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A career in investments – Calling more women

Just 11.8% of portfolio managers in Citywire’s 16,353 strong global database are female, according to the Citywire Alpha Female Report 2021. While this number increased slightly year on year, it is clear that the investment industry is still male-dominated.

Women already working in the industry feel passionate about attracting more women into the asset management space. This Women’s Month, Sanlam Investments’ women share some advice for those considering – or starting off in – a career in investments.

Natasha Narsingh, Head of Absolute Returns, Sanlam Investments

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“When it comes to being a woman in a male-dominated profession, what’s important is ‘holding your own’ at the table. It doesn’t mean you have to be aggressive; true strength and resilience don’t require aggression but it is important for other professional women to understand that.

“Women who are moving forward in their careers also need to take other women on the journey with them, by making time for mentorship and giving back. When we become leaders, we need to be sure that we recognise the quiet strength in other women, and encourage them by backing them and offering constant and positive reinforcement. We need to make them aware that this is a strength not a weakness and that we don’t have to compete or overcompensate.”

Vanessa van Vuuren, Portfolio Manager and Equity Analyst, Sanlam Investments

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“I would encourage every young woman out there who is passionate about and attracted to the world of investment management to explore this in full – and to chase this dream as hard as she can. It is an extremely fulfilling career, where we learn new things daily and are privileged to deal with plenty of stimulating intellectual challenges. Women can participate in this industry as effectively as men can, making their mark and achieving exceptional productivity and performance. It should be emphasised that the choice to have children can be accommodated and successfully managed and need not be a reason to avoid this career, should one desire this path. We need to encourage as many young women as possible to enter this industry to generate more of an equilibrium in the investment industry.”

Wandile Mhlanga, Client Services Team Leader, Sanlam Collective Investments

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“Watching the ‘Big Shot’ is a great example of how young women can enter into the investment profession. Yes, the movie is dominated by males, however, the concept is to be confident in everything. Sheryl Sandberg talks about how careers are a jungle gym not a ladder. Ladders are very limiting and the only way one can move is up and down. When careers are like a jungle gym, there is more room to move anywhere and everywhere.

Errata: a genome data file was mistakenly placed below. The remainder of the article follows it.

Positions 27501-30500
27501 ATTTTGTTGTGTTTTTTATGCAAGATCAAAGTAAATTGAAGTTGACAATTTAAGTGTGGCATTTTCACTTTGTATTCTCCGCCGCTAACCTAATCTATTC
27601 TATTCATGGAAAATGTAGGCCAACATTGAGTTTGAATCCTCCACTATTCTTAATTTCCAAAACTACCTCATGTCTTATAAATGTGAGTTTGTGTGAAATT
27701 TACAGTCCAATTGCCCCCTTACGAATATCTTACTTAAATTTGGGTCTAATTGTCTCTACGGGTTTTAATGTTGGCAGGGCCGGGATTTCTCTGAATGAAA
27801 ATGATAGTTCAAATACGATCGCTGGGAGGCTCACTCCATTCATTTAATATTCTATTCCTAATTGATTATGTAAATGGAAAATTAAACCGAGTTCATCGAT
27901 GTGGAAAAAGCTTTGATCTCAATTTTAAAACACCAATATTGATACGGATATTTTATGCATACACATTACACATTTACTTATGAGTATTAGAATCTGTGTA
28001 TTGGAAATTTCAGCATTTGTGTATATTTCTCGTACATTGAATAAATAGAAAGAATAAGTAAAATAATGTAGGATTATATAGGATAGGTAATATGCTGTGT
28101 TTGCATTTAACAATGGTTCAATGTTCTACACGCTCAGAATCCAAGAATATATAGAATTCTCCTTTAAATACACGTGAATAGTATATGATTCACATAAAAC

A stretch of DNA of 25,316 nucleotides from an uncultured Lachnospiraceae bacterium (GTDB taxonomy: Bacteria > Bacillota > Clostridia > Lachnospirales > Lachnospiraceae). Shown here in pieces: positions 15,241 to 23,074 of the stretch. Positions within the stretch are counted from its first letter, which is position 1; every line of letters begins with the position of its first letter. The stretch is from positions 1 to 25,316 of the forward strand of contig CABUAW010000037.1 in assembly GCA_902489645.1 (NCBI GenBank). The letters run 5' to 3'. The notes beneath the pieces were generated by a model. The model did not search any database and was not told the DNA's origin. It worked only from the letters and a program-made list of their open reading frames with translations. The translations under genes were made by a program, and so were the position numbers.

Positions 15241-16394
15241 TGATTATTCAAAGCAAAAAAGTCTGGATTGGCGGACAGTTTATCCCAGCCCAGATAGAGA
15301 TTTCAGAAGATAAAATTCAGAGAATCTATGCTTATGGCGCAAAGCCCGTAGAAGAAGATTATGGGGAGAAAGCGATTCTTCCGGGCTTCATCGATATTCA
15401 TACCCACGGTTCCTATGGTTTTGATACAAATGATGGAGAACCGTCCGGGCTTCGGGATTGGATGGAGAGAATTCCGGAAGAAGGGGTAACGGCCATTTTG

“Women need to shift from thinking, “I am not ready to do that” to thinking, “I want to do that – and I will learn by doing it”. Women need to start taking risks, choosing growth, challenging themselves and asking/going for promotions. These are all important elements of managing our careers as women, not only in the investment space but in all the industries. One of the most common ways a woman can give up her power is by thinking she does not have any.”

Manka Sebastian, Junior Portfolio Manager, Sanlam Properties

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“There is no better time than now. Financial education has never been more democratised than now. If you have a resilient growth mindset, the investment world and everything in it is yours for the taking.”

Karen Wentzel, Head of Annuities, Sanlam Corporate

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“In the last two months, with in-person conferences and meetings back on the agenda, I noted a few more young and influential females on the stage and in leadership positions. However, looking at boardrooms, CEOs and decision makers, the gender imbalance still exists. And the pandemic exacerbated the gender divide – of the three million job losses during the 2020 lockdowns in South Africa, two million were women.

“Recently, one of my male friends explained the female ‘imposter syndrome’ to me. This is defined as ‘bright, capable, accomplished women who doubt they have earned their success, who feel that their success and achievements are a result of mere luck. They are concerned that they will be ‘found out’ and will be ousted as an imposter.’ He made me realise that what I see on a daily basis actually has a name. I am surrounded by very talented women, but still see that a lot of them suffer from ‘imposter syndrome’.

“I believe that as women, we should encourage each other to realise our true talents and share these with one another on platforms like the Women in Finance Network, for example. We need to share our feelings with other women, stop comparing ourselves to other people, use social media moderately, write down our abilities and refuse to let anyone nor anything hold us back from what we want to achieve.”

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